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10 JDM Cars That Are The Most Expensive To Maintain

One of the main catalysts for success where the JDM market is concerned is the fact that they can be both cheap to buy into and cheap to maintain. A number of examples can be quoted here, such as the Honda Civic Type R, Toyota Celica, or the go-to fan favorite Mazda MX-5 Miata.

Aside from just featuring easily replaceable parts and affordably manufactured ones, certain vehicles are just extremely reliable, and their maintenance costs are comparatively low given that they need replacements parts so rarely. A number of Mitsubishi Lancer Evolution and Subaru Impreza WRX generations spring to mind here, given their periods of rally car supremacy.

That’s how it started, at least, and given that the prices of practically all JDM cars across the 90s and 2000s are heading north, it’s only natural that their maintenance costs will increase too. Here are 10 JDM cars that are unquestionably great, but undoubtedly expensive to maintain:

10 Lexus LC 500 ($300 Per Year)

Lexus LC 500
Via: Lexus

A brilliant car, albeit a slightly overpriced one in our opinion. The Lexus LC500 has been a popular model for the brand since its introduction in 2017 thanks to its exciting looks and the equally applaudable engineering behind it. Its 5.0-liter V8 is good for 471-hp, and results in many owners straight piping their LC 500s to essentially make them sound similar to an LFA.

As you’ll come to see is the case with many cars on this list, the maintenance cost won’t always be as low as estimated, since sports cars do require more attention than the standard car. This is especially true for something like an LC 500, whose relatively low repair and maintenance estimates could change substantially overnight.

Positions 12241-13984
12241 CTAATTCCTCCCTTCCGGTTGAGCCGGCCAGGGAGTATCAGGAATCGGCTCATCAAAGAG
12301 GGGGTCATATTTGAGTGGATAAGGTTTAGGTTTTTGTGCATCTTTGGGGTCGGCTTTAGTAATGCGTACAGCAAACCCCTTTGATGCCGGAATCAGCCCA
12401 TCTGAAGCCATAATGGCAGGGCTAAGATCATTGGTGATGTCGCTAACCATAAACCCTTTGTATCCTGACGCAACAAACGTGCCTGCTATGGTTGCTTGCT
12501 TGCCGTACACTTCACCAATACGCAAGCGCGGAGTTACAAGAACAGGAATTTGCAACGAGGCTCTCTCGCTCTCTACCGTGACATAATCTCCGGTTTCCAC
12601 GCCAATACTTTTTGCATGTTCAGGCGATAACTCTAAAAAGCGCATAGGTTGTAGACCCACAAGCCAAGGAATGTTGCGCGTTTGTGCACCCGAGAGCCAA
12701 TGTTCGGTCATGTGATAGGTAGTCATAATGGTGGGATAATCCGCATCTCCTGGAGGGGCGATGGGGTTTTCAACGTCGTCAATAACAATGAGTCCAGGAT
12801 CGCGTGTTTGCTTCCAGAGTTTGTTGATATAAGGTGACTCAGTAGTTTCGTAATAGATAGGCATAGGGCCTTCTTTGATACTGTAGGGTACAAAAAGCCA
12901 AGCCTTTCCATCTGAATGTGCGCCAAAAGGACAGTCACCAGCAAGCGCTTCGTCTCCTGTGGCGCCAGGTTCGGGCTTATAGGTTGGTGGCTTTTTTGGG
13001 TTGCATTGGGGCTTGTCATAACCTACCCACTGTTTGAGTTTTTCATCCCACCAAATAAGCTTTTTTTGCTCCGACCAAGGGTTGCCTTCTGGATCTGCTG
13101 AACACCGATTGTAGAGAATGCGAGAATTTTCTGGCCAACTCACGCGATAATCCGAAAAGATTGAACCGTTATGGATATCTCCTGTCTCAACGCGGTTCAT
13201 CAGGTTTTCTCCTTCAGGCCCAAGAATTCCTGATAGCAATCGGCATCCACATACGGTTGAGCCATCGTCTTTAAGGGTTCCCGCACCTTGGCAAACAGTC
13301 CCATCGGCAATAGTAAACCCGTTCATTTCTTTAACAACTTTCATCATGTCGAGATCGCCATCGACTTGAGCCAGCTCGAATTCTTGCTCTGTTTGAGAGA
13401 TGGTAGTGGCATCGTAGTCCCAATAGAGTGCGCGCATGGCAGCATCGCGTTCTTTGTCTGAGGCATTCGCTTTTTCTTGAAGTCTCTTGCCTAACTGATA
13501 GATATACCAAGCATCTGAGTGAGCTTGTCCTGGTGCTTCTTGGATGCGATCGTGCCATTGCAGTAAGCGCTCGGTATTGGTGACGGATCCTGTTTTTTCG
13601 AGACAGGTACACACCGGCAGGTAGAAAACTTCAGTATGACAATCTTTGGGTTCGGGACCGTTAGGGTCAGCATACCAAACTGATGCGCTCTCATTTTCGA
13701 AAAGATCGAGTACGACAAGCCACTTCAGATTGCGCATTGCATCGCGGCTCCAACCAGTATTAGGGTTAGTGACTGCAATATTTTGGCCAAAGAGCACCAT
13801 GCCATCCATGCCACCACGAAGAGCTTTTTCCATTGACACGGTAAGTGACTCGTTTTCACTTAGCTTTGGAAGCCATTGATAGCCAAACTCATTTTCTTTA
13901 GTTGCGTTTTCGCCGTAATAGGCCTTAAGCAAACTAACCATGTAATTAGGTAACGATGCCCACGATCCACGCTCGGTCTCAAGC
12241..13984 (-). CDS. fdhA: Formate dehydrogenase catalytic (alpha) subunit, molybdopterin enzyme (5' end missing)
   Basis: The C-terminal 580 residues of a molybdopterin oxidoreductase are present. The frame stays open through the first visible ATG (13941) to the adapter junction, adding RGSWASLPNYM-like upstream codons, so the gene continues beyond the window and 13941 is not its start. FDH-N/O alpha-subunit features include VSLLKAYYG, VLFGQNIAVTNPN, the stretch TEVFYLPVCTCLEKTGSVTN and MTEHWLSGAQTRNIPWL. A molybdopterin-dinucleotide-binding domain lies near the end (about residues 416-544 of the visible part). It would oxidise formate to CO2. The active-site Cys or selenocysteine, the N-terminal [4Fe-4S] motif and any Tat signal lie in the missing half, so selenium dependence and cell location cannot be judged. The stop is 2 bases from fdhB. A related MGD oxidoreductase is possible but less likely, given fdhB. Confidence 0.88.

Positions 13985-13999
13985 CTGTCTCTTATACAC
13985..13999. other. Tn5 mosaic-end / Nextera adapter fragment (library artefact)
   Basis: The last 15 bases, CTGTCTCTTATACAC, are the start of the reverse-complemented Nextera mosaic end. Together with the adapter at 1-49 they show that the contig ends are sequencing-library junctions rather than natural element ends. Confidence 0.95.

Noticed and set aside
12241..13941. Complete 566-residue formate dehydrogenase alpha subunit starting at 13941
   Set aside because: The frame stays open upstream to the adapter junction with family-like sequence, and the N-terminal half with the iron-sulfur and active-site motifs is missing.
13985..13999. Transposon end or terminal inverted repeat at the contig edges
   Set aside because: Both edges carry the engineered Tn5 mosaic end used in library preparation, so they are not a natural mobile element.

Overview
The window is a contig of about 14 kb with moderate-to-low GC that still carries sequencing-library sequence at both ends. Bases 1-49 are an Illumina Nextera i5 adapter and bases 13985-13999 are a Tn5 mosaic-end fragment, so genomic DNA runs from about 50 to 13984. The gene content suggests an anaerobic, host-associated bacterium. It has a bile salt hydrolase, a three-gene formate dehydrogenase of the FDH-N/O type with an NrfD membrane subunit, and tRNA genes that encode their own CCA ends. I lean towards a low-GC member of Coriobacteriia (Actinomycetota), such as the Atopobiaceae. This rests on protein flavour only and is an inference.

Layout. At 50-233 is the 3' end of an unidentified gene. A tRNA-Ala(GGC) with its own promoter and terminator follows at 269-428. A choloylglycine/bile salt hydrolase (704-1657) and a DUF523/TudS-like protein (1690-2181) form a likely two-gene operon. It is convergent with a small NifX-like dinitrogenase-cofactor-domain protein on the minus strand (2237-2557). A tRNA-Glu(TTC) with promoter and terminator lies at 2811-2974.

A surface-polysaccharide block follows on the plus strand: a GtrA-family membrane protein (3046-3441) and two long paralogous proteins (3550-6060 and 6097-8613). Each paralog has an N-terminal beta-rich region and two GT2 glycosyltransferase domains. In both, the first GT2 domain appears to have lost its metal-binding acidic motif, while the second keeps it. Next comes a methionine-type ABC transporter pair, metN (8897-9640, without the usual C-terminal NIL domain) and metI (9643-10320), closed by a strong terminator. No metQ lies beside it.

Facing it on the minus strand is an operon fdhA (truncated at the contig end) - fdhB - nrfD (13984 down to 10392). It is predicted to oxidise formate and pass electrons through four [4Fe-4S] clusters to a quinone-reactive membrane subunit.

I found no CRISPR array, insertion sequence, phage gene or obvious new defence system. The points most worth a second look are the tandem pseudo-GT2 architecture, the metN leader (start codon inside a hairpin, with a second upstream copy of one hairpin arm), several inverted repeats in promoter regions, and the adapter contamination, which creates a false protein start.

9 Mazda RX-7 FD3S ($400 Per Year)

Via: Mazda

The Mazda RX-7 is not just one of the most beautiful 90s Japanese sports cars created, but its screaming rotary, low driving position and featherweight handling contribute to a truly refined driving experience that can be explored with ease. This is one of the few icons from that era that really does deserve its ascending price.

At first glance, the average service and maintenance cost for a Mazda RX-7 isn’t too bad either at just $346, but do take that with a pinch of salt. Clutch failures, throttle position sensor issues and suspension bushes needing replacements are all common. The big one is that rotary engine: it’s a matter of when it will go, and not if.

8 Acura NSX ($400 Per Year)

Gray 2022 NSX Type S Speeding On Track
Via: Acura

Despite being a near $200k car, the now discontinued Acura NSX is claimed to have a relatively low maintenance cost. The first reason is that it’s a… err … Acura. The second is because it was built specifically to be used as an everyday supercar, much like the Audi R8. In that regard, an annual outlay of around $400 really isn’t bad.

While big issues are scarce, there are a few common problems to look out for. The Hybrid powertrain has been known to be problematic from time to time, which could also be to do with malfunctions involving the motor and inverter. Chassis and brake problems, as well as suspension bush damage, are also things to keep an eye on.

Related: This Secret Underground Car Meet In Tokyo Was Like Real Life Tokyo Drift

7 Mazda RX-8 ($500 Per Year)

Maxda RX-8 - Side
via: Mazda

A rotary engine is quite something. They sound so indifferent, and work in the quirkiest way conceivable, but that’s also precisely where the problem lies. The RX-8 isn’t necessarily a direct successor to the RX-7, but it does share the same engine type as its predecessor. No wonder many believe that Mazda RX-8 ownership could bankrupt you.

Common faults leading to service or maintenance costs include power steering issues, even when all the corresponding connections are correctly in place, as well as a temperamental starter motor and catalytic converter failure. Electrical problems are not unheard of, either, and that’s before we even get to the rotary engine.

6 Toyota Supra A80 ($600 Per Year)

Black 1997 Supra parked
Via: Bring A Trailer

The first of the “Big three” to come out of the 90s, which consisted of the A80 Toyota Supra, the R34 Skyline and the first-gen NSX. It’s particularly rare to find unmolested examples of the Supra, which is why the maintenance costs for them will actually be much higher than estimated, given the aftermarket upkeep.